The research identified three profiles as being central to the collection of data for developing and implementing personalised and adaptive learning environments. These profiles were examined against different perspectives: Pedagogical perspective, ethical perspective , data analysis perspectives and Information perspective.
The results are cautious. “Despite rich datasets and advanced analytics methodologies, not all approaches utilising artificial intelligence in education seem to be effective for workplace learning.” They conclude that so far "no wide-scale organisational implementation of artificial intelligence for workplace learning exists and no empirical evidence is available for supporting the assumption that PALE improve the performance of involved stakeholders and organisations."
However, they suggest “Interdisciplinary perspectives on adoption models as well as on pol icy recommendations may help to move the pioneering efforts on artificial intelligence for workplace learning forward”
Schumacher, C. (2018). Supporting informal workplace learning through analytics. In D. Ifenthaler (Ed.), Digital workplace learning: Bridging formal and informal learning with digital tech- nologies (pp. 43–61). Springer. https://doi.org/10.1007/978- 3- 319- 46215- 8
Stumbled on this google doc this morning. It is an open document for people to share their institution's policy on AI. OK - so the organisations all appear to be in the US and its main focus is on Higher Education. But it seems to be going a little viral - there were 43 entries this morning and now there are 56! And it is interesting in that there appear to be wildly different policies between different organisations. Lets give you a flavour of some of them:
Some student work may be submitted to AI or plagiarism detection tools in order to ensure that student work product is human created. The submission of AI generated answers constitutes plagiarism and is a violation of CSCC's student code of conduct.
Columbus State Community College
AI is a tool, just like a pencil or a computer. However, unlike most tools you need to acknowledge using it. Pay close attention to whatever information you use in your own work that is produced from Ai, and explain how/what you used at the end of assignments.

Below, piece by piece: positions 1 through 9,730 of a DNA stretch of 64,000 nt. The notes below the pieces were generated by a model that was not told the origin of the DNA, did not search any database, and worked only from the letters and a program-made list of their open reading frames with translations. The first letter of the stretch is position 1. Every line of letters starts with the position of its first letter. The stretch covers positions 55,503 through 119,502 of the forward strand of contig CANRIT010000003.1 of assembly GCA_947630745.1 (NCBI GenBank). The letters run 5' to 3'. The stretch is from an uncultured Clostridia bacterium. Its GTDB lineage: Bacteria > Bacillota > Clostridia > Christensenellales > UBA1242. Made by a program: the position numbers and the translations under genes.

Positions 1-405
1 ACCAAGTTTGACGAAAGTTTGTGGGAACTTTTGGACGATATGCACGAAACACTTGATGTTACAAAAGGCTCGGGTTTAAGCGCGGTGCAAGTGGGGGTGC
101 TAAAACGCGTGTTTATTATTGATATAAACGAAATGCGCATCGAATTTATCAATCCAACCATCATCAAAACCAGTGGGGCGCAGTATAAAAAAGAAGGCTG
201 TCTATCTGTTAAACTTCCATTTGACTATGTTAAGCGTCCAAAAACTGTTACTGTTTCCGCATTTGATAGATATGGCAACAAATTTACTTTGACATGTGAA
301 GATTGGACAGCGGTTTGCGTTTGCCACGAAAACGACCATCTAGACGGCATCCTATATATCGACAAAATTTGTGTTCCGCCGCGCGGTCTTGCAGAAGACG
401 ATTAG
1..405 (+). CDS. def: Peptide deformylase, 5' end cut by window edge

Use of an AI Generator such as ChatGPT, iA Writer, MidJourney, DALL-E, etc. is explicitly prohibited unless otherwise noted by the instructor. The information derived from these tools is based on previously published materials. Therefore, using these tools without proper citation constitutes plagiarism.
Middle Tennessee State University
expect you to use AI (ChatGPT and image generation tools, at a minimum), in this class. In fact, some assignments will require it. Learning to use AI is an emerging skill, and I provide tutorials in Canvas about how to use them. I am happy to meet and help with these tools during office hours or after class.
Wharton School University of Pennsylvania
We will use AI tools that harness large language models, including ChatGPT (and DALL-E 2 among others), as pedagogical opportunities for learning and teaching in the course. Doing so aligns with the course objective on digital literacies (course objective 4) and opens up a class dialogue about the role of AI in education, including opportunities and complexities for teachers' everyday work in facilitating the learning of diverse student cohorts
University of Queensland (UQ), Australia
And so on. It seems to vary quite a bit depending on different subject araes - especially with art and design programmes integrating AI in the curriculum.
It would be fascinating to have a similar page for European education (will suggest this to be colleagues in the AI Pioneers Project)